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Transforming ‘a culture of revenge’ in post-revolution Libya

An interview with Abdul Baset Ashour A Elgadi of the Libyan Center for Human Rights and Freedoms

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Abdul Elgadi was a mechanical engineer living in the northern Libyan city of Al Zawiri when the revolution began in 2011. After the fall of Colonel Muammar Gaddafi, he began working with the UN Support Mission in Libya (UNSMIL), helping to facilitate UN access to prisons in Al Zawiri. He is now head of the Libyan Center for Rights and Freedoms, a non-governmental organization focused on training human rights activists to monitor violations against human rights in Libya. He is also a member of the Prisons Committee, a consortium of civil society organizations dedicated to improving detention conditions and ensuring the oversight of prisons by the state. Abdul attended Namati’s regional meeting of legal empowerment practitioners in Amman, Jordan.

A mentality of revenge

AMMAN – “When I first went I was shocked to see the circumstances inside these prisons.  There was a high level of torture and cases of death under torture.   The prisons were being run and managed by the families of martyrs of the revolution, or by people who had been victims of persecution under the Gaddafi regime. It was a mentality of revenge dominating, not just a mentality of detention.

When the revolution started in February of 2011, we envisioned a future utopia, a perfect country where there would be human rights, where everything would become very beautiful, very balanced, where everything would be just fine.  But in reality what happened was revenge and torture and burning peoples’ houses.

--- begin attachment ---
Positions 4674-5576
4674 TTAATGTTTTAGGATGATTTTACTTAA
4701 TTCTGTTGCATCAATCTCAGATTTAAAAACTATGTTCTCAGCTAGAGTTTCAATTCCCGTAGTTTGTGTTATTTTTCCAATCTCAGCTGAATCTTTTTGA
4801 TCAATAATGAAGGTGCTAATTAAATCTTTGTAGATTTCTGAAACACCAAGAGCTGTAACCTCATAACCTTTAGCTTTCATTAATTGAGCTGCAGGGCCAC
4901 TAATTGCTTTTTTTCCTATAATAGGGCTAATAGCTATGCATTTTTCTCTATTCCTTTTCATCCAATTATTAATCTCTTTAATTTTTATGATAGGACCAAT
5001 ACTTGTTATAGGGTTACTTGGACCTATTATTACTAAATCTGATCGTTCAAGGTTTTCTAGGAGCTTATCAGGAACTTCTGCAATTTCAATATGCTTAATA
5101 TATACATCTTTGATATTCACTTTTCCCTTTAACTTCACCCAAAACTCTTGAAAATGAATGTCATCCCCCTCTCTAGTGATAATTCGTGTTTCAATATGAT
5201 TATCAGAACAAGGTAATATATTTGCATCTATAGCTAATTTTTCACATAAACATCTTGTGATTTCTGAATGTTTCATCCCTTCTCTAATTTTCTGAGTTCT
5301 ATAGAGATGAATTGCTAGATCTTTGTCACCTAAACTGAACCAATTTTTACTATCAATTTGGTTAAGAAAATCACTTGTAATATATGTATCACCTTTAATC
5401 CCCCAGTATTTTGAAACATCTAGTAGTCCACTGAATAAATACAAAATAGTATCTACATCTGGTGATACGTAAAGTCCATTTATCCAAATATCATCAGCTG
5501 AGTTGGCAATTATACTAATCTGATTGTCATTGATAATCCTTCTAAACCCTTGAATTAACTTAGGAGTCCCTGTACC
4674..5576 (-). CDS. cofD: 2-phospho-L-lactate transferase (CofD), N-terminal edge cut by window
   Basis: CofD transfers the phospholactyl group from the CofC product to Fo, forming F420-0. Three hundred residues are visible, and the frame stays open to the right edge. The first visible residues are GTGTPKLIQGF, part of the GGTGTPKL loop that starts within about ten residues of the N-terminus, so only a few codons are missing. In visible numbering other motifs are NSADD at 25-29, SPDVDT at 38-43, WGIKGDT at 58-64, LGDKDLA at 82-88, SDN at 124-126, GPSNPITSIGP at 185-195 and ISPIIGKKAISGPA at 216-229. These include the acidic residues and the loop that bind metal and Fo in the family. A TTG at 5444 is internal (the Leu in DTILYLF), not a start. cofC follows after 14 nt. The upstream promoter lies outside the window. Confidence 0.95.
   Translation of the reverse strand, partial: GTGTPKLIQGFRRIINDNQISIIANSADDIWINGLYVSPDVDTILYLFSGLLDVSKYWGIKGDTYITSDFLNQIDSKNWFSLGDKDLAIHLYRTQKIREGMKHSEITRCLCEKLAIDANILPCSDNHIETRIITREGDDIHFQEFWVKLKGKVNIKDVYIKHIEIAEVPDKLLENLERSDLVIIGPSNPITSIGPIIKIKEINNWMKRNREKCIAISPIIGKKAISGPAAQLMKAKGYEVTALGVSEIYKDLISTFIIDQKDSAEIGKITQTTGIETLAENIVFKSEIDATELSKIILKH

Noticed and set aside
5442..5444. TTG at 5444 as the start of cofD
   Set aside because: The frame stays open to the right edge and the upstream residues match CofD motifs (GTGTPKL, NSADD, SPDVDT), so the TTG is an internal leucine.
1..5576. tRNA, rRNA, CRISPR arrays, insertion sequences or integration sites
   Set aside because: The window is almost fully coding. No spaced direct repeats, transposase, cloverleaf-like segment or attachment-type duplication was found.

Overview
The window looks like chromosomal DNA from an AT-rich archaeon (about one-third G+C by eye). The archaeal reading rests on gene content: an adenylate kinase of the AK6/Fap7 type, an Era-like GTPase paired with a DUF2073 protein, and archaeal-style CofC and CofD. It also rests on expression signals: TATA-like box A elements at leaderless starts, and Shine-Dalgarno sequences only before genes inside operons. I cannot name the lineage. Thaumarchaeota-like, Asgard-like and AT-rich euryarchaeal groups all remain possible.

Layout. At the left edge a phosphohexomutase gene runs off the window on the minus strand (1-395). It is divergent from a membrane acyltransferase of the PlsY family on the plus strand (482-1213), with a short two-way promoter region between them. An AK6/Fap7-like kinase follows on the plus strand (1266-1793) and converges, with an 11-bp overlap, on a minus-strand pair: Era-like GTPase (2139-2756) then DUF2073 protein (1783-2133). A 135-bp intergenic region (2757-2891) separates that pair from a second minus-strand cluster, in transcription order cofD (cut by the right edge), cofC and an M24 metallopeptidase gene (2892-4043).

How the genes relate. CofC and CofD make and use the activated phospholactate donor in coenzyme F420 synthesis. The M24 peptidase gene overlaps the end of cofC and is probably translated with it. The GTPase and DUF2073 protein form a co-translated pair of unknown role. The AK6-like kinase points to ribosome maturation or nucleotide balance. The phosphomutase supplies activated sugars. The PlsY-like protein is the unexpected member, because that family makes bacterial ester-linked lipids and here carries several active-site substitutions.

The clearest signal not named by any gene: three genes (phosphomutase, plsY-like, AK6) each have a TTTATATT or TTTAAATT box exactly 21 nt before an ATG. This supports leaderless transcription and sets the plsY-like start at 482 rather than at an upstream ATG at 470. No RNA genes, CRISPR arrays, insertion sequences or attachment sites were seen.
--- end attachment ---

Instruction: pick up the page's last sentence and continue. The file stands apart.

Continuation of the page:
There was one brigade that was run by a family who had lost six martyrs.  These six were aged between twenty-two and twenty-five.  Two of them were brothers and the rest were cousins.  You can imagine what happened when a family like this with a mentality of revenge was in charge of running a prison.  They captured the people who killed their sons and you can imagine what they did.

People were dying due to torture.

But on some level you cannot blame these people for acting this way.  It is because of the emotional and psychological conditions they were going through.

When the revolution started in February of 2011, we envisioned a future utopia, a perfect country where there would be human rights, where everything would become very beautiful, very balanced, where everything would be just fine.  But in reality what happened was revenge and torture and burning peoples’ houses. We saw very little difference between the behavior of these people and the behavior of the Gaddafi regime.

There needs to be rule of law. When we spoke about ‘New Libya’, we meant reconciliation.  If we are going to do the same things that Gaddafi did, then there will be no reconciliation between the Libyans. Criminals must be punished; not them and their family members as well.

The Prisons Committee

In 2012, I became a part of the Prisons Committee. It started with a few people going to visit these illegal prisons to have a look at what was going on in there.  Then we asked for help from the local councils in the city. We referred to international UN reports that mentioned Libya and how bad it was, and we explained that we wanted to improve Libya’s image and the whole situation.